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A personal plea for Crinkling News

For the last year, I have had the absolute pleasure of writing for Crinkling News. Crinkling News is a national weekly print newspaper for 7-14 year olds. Since the second issue, I have been writing for the Crinkling sport section, profiling amazing young peScreen Shot 2017-05-04 at 1.59.45 pmople from around the country and their achievements, but also explaining big issues: the risks of concussion, how the gender pay gap works in sport, the growth of women’s football. I even wrote a piece explaining how the US electoral college works, which many adults have told me was the first time they understood it. Here’s a link to my pieces for Crinkling, so you can get a feel for the diversity of what we do (most of it is behind a paywall).

One of my favourite things about Crinkling is that our sport pages have so many stories of young female athletes. One of my hopes is that by telling so many stories of girls in sport, we will help teach the next generation of sport fans to expect and demand equal coverage of women’s sport.

But Crinkling News is in trouble. Though it’s very close to being sustainable and growing every week, the seed funding is about to run out. Today, they launched a crowdfunding campaign to fund Crinkling so that it can keep going long enough that, based on current projections, it will be sustainable.

Crinkling is an amazing tool for teaching kids about media literacy and to think critically about the news. It’s also invaluable in this scary time to have a thoughtful source that helps kids understand without terrifying them. A lot of care and thought goes into making sure the stories are accessible and appropriate, without talking down to the kids.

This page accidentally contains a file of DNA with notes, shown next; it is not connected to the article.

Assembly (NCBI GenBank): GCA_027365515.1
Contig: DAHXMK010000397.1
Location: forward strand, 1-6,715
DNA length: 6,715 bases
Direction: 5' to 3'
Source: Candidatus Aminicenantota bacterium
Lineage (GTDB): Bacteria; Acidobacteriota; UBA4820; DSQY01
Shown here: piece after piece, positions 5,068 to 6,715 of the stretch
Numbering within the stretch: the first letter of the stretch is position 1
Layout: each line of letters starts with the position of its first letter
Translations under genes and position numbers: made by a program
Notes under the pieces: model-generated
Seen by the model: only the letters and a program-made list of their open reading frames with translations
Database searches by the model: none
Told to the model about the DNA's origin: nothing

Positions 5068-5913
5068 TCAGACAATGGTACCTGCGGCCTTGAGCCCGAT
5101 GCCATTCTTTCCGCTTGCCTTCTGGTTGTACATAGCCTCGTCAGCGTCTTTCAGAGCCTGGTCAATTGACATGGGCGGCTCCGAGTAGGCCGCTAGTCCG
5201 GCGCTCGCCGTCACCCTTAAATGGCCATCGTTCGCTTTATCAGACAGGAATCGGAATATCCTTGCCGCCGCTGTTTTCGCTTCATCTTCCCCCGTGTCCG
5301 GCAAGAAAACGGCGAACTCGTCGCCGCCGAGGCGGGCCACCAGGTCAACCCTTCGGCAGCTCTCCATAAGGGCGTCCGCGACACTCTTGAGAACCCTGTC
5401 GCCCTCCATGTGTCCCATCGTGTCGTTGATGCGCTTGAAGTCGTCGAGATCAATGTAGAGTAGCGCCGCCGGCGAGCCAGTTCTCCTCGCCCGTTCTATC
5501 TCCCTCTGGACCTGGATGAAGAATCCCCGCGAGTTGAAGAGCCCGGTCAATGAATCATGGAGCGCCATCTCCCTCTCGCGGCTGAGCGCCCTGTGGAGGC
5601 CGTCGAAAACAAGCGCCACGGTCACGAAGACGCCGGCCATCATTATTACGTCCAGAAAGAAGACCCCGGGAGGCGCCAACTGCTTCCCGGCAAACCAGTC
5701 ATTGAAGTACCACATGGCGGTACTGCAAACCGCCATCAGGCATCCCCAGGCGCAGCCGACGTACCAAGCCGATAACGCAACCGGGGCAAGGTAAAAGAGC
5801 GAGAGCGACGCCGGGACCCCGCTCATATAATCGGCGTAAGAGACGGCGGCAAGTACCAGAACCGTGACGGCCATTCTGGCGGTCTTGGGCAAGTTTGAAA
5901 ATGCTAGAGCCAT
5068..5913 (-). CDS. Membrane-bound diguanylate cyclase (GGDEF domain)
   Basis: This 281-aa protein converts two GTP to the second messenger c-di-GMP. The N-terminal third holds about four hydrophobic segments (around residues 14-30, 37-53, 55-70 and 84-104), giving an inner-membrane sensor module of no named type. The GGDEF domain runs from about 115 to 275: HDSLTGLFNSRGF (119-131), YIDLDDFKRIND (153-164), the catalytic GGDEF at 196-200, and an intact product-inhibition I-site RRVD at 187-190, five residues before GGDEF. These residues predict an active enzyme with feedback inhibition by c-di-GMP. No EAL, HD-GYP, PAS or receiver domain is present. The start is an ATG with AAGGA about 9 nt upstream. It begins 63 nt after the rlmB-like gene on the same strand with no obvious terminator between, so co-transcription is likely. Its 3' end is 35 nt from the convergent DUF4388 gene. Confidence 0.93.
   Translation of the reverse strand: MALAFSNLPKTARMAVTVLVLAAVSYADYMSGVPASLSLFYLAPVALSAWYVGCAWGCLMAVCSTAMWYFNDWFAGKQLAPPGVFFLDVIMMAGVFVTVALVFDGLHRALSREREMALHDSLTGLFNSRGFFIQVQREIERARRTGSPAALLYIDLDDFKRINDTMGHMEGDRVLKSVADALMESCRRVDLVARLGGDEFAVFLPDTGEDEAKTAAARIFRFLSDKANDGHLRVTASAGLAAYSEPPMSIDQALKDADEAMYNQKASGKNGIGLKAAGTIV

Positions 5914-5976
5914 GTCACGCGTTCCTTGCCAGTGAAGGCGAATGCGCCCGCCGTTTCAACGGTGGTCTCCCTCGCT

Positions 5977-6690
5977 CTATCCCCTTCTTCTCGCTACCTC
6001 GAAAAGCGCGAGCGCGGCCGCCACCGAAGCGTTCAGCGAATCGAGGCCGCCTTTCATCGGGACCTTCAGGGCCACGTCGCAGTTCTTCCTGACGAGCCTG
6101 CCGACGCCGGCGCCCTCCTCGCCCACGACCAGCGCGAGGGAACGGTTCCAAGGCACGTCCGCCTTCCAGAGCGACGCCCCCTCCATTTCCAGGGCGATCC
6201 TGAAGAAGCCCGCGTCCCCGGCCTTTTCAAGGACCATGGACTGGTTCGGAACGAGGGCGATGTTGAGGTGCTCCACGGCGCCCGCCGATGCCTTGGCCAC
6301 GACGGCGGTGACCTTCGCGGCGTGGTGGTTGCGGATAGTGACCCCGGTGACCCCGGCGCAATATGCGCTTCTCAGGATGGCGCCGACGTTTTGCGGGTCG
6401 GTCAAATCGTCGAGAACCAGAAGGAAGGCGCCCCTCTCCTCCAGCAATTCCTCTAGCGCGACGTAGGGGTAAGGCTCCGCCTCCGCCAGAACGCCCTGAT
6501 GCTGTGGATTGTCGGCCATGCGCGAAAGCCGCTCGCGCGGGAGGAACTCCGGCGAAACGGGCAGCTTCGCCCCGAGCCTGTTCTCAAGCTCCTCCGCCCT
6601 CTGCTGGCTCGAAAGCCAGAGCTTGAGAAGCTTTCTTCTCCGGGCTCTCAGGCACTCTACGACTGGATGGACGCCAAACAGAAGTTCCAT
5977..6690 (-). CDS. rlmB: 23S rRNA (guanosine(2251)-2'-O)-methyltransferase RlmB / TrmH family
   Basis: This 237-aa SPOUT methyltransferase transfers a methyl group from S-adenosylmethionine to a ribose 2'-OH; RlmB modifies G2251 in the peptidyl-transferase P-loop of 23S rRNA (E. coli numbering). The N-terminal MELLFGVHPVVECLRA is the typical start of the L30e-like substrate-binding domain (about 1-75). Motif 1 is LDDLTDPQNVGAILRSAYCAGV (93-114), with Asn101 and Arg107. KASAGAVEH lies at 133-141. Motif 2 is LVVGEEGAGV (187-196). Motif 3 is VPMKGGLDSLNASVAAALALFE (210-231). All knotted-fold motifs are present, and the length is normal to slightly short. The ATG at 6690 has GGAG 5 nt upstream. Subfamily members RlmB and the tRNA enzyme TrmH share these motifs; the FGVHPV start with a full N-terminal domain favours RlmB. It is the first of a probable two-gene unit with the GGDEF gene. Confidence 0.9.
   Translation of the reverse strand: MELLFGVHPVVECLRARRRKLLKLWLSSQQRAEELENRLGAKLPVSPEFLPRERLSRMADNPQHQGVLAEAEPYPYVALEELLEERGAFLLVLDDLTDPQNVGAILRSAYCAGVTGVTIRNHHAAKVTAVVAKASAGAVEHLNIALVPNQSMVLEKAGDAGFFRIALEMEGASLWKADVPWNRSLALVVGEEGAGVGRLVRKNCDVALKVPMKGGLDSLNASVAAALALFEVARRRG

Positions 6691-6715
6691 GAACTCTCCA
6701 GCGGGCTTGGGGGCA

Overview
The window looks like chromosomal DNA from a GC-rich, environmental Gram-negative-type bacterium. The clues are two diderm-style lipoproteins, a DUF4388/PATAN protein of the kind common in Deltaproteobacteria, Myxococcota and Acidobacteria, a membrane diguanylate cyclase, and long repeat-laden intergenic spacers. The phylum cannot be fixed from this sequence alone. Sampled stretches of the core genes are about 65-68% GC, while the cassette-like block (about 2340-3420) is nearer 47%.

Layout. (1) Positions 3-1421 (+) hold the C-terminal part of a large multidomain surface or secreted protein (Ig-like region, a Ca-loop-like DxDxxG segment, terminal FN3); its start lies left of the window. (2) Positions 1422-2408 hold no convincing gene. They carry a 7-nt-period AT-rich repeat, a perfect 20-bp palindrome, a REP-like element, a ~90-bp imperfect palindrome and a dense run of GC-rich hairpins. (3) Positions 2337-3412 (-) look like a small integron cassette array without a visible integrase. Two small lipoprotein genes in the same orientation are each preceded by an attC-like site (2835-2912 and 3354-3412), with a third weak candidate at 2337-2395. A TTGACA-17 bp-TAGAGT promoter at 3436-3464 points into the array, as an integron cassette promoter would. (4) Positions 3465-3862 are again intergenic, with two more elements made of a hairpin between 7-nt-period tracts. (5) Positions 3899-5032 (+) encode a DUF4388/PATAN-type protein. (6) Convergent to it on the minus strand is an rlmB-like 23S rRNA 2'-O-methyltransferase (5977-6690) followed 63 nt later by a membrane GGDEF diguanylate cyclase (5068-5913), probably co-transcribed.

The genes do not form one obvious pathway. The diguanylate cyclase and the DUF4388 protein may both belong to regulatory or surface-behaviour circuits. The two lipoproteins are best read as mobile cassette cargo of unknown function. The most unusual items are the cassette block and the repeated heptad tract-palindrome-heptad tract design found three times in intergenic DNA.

But this is also very personal for me. Crinkling has been a regular source of income for me throughout the last year (except when I was on mat leave). It has helped me keep the rent paid and my baby in nappies, while I can do other writing that doesn’t pay so well. My Eddie McGuire story? That was written for free, while my rent was paid that week by my Crinkling pay.

I’ve never had to run a crowd funder or open a Patreon or anything to ask for support for my work because Crinkling has been the regular income that underpins the rest of what I do. So personally, Crinkling’s struggle is a bit scary. There are many other regular Crinkling freelancers who are passionate about what we do, yes, but also rely on Crinkling to help pay the bills.

So this is a personal plea: if you value my work, if you think it’s meaningful, if I have written something that has meant something to you in the last year or appeared in a podcast you love, please consider contributing to the campaign. Every little bit helps us get closer to the goal and keep Crinkling alive. Maybe you could pitch in with some friends and donate a subscription to a school library in a low-SES area.

Crinkling News is too important to let fail. Please, if you can, consider contributing today.

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